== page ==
This morning I attended an Australian Computer Society breakfast entitled “Australia - The Next Wave or Just A Backwater?“. (Who invented the business beakfast?) It was a policy debate between Senators Conroy, Coonan and Allison on ICT policy, excellently moderated by Peter Blasina.
It was a remarkably well attended and worthwhile exercise. However, the audience was quite subdued, only coming out with unsolicited applause once (more on that later). Perhaps that is due to the IT industry at least being notorious night owls – breakfast isn’t their best time.
The debate covered fairly expected territory – everyone agreeing on doing more on broadband but disagreeing on how. Everyone agreed on the need for innovation and skills development but disagreed on how.
Senator Coonan showed the benefits of incumbency with a briefing book covering all the various aspects of policy, including a plethora of various grants. Intriguingly she said the need was to bring these all together into a coherent plan, which sort of begs the question why she wasn’t doing that already.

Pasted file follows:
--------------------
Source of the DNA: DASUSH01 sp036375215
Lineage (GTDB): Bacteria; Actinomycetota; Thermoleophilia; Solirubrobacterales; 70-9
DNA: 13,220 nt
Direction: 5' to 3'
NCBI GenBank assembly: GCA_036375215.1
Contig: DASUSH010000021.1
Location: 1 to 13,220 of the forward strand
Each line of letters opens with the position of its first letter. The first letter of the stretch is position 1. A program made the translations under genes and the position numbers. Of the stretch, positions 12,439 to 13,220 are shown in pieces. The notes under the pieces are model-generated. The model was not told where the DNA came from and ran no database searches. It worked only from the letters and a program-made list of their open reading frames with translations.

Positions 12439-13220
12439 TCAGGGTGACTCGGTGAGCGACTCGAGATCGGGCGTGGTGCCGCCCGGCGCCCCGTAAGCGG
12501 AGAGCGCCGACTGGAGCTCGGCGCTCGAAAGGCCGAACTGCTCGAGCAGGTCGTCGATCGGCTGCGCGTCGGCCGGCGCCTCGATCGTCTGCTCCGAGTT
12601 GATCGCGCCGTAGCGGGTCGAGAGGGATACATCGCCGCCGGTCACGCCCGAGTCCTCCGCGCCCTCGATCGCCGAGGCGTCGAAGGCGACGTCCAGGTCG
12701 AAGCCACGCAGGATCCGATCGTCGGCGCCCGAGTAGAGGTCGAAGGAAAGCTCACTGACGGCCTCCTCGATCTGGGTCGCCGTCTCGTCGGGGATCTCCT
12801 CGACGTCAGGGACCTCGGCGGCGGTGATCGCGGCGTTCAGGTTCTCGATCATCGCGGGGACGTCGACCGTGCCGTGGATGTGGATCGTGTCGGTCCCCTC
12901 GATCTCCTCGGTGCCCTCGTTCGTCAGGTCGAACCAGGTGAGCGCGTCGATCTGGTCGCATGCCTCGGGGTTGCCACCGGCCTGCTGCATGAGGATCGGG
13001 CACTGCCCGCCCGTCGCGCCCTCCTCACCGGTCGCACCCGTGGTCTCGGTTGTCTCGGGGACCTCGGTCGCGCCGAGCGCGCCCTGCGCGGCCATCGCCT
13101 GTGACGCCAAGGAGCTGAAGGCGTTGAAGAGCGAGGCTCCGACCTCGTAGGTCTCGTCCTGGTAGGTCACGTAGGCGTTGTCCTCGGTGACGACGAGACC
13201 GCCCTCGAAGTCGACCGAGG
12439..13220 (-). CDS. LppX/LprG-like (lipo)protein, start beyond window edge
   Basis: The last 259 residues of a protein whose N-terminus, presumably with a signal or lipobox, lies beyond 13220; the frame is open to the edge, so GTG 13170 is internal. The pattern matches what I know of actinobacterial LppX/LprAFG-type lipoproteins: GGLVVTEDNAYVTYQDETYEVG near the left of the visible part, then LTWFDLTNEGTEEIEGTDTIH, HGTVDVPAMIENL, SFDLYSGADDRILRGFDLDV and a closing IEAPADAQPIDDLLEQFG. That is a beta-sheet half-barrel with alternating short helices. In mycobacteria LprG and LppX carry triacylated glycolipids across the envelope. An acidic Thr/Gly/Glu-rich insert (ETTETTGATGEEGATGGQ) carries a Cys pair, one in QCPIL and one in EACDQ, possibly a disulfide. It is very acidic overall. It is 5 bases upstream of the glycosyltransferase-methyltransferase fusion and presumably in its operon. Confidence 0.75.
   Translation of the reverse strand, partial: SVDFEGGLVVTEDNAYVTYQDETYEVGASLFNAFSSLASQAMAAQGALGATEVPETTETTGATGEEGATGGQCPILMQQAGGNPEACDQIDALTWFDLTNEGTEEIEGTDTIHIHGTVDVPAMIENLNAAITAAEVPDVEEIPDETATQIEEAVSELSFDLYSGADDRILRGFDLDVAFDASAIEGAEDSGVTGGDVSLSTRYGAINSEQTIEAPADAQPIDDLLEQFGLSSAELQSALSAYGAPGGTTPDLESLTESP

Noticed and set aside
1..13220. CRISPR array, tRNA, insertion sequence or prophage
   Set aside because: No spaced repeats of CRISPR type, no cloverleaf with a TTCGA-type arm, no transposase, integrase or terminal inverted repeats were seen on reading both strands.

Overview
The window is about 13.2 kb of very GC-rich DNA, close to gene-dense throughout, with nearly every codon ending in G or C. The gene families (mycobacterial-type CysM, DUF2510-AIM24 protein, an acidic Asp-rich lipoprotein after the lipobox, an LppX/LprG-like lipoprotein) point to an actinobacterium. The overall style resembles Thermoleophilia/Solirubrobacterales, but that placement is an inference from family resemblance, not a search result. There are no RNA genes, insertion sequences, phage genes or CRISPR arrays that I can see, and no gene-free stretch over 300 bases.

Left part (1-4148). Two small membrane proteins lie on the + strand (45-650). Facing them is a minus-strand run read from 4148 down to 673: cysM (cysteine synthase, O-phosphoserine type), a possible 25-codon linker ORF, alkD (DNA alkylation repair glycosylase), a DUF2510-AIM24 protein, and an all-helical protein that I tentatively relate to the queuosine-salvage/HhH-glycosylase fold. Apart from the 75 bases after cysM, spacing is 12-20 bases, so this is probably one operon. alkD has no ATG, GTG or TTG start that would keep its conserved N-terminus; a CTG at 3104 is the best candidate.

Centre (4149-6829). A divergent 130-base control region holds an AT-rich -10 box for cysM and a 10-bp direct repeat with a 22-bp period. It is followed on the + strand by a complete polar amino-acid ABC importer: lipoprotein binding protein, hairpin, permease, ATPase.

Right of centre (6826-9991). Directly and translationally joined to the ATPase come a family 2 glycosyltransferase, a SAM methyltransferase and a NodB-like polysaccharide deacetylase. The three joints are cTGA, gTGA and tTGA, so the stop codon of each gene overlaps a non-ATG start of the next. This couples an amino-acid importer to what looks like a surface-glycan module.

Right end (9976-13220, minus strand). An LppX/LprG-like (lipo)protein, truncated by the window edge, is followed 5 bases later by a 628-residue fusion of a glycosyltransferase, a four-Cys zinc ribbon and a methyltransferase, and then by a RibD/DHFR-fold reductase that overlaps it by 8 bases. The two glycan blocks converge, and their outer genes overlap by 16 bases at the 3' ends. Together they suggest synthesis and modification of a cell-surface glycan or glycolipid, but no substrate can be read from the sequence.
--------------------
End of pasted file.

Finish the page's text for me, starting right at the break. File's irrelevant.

Of course we know, as the Ex Cathedra column I had published in today’s Exchange newsletter said, we have had a piecemeal approach to policy to get the various big changes – especially Telstra privatisation – through.
Only Senator Allison mentioned the SS – structural separation – in her speech. She was also the only one to get spontaneous audience applause – I think as reaction to her answer on a later question on separation. Conroy and Coonan were both, shall we say, guarded. Though Conroy grabbed a few laughs when Coonan was talking about "being afraid of Labor and picking technologies" and Conroy interjected " like opel" (It is an nteresting point because all the money Labor and the Democrats wanted to spend on the CAN to enable dial-up will be required for FTTN - you can't run broadband over pair-gains either).
The question I would have liked to ask, but didn’t get the call, was about other actions needed to get widespread adoption of Broadband. It is one thing to have the network, it is another to have a PC and application software. The question is “Should the Australian Government support a version of open source operating system and application software to reduce the costs of ICT for all Australians?” After all every new PC just increases the ICT trade deficit including a very hefty slice to Seattle.